Genesis 2:15-17, 3:1-7, Matthew 4:1-11, Romans 5:12-19
by Nathan Hosler
Yesterday at 4:45, long before we are typically even thinking about thinking about getting up, our alarm went off. We got up and quickly ate breakfast and gathered our things. By 7:30 we were standing with a crowd of 250. The lady with the microphone was telling us that the 33 miles of trail we were going to spend the next several hours running on were covered in snow, ice, slush, and a lot of mud. At 8:00 when the race started this is exactly what we did: sound tempting?
Tempted? This title is intentionally ambiguous–it could refer to something positive and not necessarily particularly problematic—for example while at home on a Saturday I might say I am “tempted” to go outside and enjoy the Spring day. Or perhaps someone walking by the church feels drawn to come inside to our worship service. We might also say someone is tempted by a bribe or some other lucrative crime. Yesterday we ran a long race. On races over an hour long it becomes important to consume calories. When a race gets longer than 4 or 5 hours it is critical to eat—and eat a fair amount. Our bodies can only sustain burning 500 or 600 calories an hour for so long. Typically, as people training for such a race we try to eat in a fairly healthy manner but when racing distances over a marathon length (which is 26.2 miles) getting and keeping calories down is more important than what sort of calories they are. Yesterday M&Ms and Pepperidge Goldfish were what worked for me. While on a typical day I might say I am “tempted” to eat M&Ms, but during a race it is often an act of discipline to eat.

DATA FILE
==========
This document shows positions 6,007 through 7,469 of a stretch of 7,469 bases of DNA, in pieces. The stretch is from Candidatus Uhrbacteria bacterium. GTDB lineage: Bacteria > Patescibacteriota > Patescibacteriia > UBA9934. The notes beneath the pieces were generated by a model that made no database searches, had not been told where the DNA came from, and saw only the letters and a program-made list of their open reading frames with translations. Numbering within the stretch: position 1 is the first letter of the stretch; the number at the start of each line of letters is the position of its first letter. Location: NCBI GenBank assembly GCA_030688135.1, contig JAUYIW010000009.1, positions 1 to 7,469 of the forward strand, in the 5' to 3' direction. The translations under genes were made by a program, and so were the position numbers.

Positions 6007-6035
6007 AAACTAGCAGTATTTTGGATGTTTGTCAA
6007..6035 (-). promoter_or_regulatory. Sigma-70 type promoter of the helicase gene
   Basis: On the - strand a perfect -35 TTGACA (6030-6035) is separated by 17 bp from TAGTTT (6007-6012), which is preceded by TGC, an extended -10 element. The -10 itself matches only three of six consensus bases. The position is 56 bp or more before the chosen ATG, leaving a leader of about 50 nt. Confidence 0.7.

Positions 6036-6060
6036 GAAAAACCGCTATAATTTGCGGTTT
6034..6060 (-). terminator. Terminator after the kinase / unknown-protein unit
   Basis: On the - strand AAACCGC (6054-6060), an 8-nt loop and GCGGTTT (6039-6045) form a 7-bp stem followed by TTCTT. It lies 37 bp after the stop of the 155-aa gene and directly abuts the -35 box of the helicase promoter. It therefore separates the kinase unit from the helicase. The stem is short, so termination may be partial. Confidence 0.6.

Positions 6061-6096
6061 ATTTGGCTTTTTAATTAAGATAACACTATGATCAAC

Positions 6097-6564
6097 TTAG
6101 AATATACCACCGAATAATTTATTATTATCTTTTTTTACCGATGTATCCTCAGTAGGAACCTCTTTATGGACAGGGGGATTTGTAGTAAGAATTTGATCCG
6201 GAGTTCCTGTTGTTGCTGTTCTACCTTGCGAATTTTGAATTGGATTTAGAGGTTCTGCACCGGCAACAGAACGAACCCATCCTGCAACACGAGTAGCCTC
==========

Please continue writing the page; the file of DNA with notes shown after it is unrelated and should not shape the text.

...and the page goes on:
The confluence of the passage in Genesis and Jesus’ going into the wilderness is intentionally related to Lent. Traditionally Lent is a time when Christians give up something. This giving up is for the purpose of refocusing on God. This time is a time to disciple ourselves. Today, just a few days after Ash Wednesday, we are going to take a look at these passages in which we find two accounts of someone being tempted. The first is near the beginning of the Bible. This is the passage we read in Genesis.
Genesis 2:15-17, 3:1-7
15 The Lord God took the man and put him in the garden of Eden to till it and keep it. 16 And the Lord God commanded the man, “You may freely eat of every tree of the garden; 17 but of the tree of the knowledge of good and evil you shall not eat, for in the day that you eat of it you shall die.”